Dr. Juhua Luo of West Virginia University and Dr. Karen Margolis of the HealthPartners Research Foundation in Minneapolis say postmenopausal women who smoke have up to a 16 percent higher risk of developing breast cancer compared with women who have never smoked. The increased risk for former smokers is 9 percent, Luo says.
The research team used data from the 1993-1998 Women's Health Initiative Observational study to determine links between smoking, passive smoking and breast cancer that involved almost 80,000 women, ages 50-79, from 40 U.S. clinics.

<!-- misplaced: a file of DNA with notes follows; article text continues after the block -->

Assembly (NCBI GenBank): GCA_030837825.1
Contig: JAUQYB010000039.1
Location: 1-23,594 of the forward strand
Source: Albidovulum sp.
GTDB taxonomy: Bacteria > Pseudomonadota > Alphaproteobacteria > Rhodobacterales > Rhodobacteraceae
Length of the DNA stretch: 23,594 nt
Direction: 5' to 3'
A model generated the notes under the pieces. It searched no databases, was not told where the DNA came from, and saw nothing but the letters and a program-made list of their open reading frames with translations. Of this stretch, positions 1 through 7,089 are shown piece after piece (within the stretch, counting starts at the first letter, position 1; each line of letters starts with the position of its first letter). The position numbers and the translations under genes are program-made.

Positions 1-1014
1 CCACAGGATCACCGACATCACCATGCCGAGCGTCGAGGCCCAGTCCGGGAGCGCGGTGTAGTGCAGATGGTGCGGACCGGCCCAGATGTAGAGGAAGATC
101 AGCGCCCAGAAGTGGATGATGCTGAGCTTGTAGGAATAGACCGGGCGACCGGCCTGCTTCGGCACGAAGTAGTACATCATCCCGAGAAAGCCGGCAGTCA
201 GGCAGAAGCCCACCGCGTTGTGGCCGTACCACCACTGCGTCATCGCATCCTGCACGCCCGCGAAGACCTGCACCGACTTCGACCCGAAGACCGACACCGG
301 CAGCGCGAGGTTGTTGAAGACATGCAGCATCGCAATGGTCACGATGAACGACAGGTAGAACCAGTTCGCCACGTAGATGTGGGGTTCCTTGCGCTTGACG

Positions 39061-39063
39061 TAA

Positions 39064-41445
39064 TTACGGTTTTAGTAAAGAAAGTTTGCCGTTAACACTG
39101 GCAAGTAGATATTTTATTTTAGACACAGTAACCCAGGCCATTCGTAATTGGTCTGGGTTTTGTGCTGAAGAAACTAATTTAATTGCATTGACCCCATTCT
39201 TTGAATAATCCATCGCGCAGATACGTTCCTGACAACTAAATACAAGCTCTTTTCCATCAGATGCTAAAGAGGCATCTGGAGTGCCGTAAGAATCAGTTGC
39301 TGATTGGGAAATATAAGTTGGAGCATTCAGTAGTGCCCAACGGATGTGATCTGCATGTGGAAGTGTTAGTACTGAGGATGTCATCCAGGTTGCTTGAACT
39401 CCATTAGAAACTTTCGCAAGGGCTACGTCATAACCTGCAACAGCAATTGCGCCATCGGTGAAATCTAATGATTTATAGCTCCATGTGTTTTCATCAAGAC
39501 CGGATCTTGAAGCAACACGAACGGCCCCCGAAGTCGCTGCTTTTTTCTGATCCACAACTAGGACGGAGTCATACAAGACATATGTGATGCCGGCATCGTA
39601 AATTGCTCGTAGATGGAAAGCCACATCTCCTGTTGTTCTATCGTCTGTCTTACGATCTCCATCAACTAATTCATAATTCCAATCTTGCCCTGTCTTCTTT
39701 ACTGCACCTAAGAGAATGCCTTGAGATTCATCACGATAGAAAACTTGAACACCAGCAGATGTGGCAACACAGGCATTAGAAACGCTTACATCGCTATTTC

In total, 3,250 cases of invasive breast cancer were identified during the 10-year, follow-up period.
The study, published in the British Medical Journal, found the highest breast cancer risk was among women who had smoked for more than 50 years or more compared with lifetime non-smokers. In addition, women who took up smoking as teens were at particularly high risk.
Among non-smoking women, women who had been exposed to extensive secondhand smoke -- such as more than 10 years' exposure in childhood, more than 20 years' exposure as an adult at home or more than 10 years' exposure as an adult at work had a 32 percent increased risk of breast cancer.
The study authors say the link between breast cancer and secondhand smoke was restricted to the most extensive passive smoking category and more research is needed to confirm these findings.